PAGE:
Improper Limitation of a Pathname to a Restricted Directory ('Path Traversal')
The product uses external input to construct a pathname that is intended to identify a file or directory that is located underneath a restricted parent directory, but the product does not properly neutralize special elements within the pathname that can cause the pathname to resolve to a location that is outside of the restricted directory.
Many file operations are intended to take place within a restricted directory. By using special elements such as ".." and "/" separators, attackers can escape outside of the restricted location to access files or directories that are elsewhere on the system. One of the most common special elements is the "../" sequence, which in most modern operating systems is interpreted as the parent directory of the current location. This is referred to as relative path traversal. Path traversal also covers the use of absolute pathnames such as "/usr/local/bin", which may also be useful in accessing unexpected files. This is referred to as absolute path traversal.
In many programming languages, the injection of a null byte (the 0 or NUL) may allow an attacker to truncate a generated filename to widen the scope of attack. For example, the product may add ".txt" to any pathname, thus limiting the attacker to text files, but a null injection may effectively remove this restriction.
The following examples help to illustrate the nature of this weakness and describe methods or techniques which can be used to mitigate the risk.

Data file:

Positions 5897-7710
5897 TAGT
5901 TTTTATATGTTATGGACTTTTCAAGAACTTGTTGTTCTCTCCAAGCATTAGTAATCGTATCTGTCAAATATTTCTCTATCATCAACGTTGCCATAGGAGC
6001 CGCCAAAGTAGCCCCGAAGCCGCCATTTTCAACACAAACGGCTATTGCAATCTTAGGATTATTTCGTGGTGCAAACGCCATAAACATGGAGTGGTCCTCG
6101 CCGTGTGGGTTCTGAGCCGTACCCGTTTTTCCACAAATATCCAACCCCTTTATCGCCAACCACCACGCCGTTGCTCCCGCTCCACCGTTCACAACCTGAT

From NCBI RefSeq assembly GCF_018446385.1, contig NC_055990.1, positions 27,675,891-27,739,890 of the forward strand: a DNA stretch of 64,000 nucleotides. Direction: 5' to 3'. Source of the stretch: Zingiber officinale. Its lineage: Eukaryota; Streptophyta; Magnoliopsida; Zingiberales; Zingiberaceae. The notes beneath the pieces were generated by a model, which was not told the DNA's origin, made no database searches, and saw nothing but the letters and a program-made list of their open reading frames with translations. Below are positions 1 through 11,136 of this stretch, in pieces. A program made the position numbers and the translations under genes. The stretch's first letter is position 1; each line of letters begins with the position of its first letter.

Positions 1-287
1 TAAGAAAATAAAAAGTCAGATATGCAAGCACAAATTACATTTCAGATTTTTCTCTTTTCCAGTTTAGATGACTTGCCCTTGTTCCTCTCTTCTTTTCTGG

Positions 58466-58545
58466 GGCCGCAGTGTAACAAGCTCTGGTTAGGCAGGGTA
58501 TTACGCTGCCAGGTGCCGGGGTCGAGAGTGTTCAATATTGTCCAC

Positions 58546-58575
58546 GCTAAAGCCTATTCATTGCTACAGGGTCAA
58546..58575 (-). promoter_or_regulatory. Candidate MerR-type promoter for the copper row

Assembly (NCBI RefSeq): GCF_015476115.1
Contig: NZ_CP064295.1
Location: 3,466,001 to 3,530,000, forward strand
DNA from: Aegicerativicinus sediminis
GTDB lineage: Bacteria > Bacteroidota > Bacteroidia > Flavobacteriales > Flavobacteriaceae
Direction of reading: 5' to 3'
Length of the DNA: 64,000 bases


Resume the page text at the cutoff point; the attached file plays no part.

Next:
Note that the examples here are by no means exhaustive and any given weakness may have many subtle varieties, each of which may require different detection methods or runtime controls.
The following code could be for a social networking application in which each user's profile information is stored in a separate file. All files are stored in a single directory.
While the programmer intends to access files such as "/users/cwe/profiles/alice" or "/users/cwe/profiles/bob", there is no verification of the incoming user parameter. An attacker could provide a string such as:
The program would generate a profile pathname like this:
When the file is opened, the operating system resolves the "../" during path canonicalization and actually accesses this file:
As a result, the attacker could read the entire text of the password file.
Notice how this code also contains an error message information leak (CWE-209) if the user parameter does not produce a file that exists: the full pathname is provided. Because of the lack of output encoding of the file that is retrieved, there might also be a cross-site scripting problem (CWE-79) if profile contains any HTML, but other code would need to be examined.
In the example below, the path to a dictionary file is read from a system property and used to initialize a File object.
However, the path is not validated or modified to prevent it from containing relative or absolute path sequences before creating the File object. This allows anyone who can control the system property to determine what file is used. Ideally, the path should be resolved relative to some kind of application or user home directory.
The following code takes untrusted input and uses a regular expression to filter "../" from the input. It then appends this result to the /home/user/ directory and attempts to read the file in the final resulting path.
Since the regular expression does not have the /g global match modifier, it only removes the first instance of "../" it comes across. So an input value such as:
will have the first "../" stripped, resulting in:
This value is then concatenated with the /home/user/ directory:
which causes the /etc/passwd file to be retrieved once the operating system has resolved the ../ sequences in the pathname. This leads to relative path traversal (CWE-23).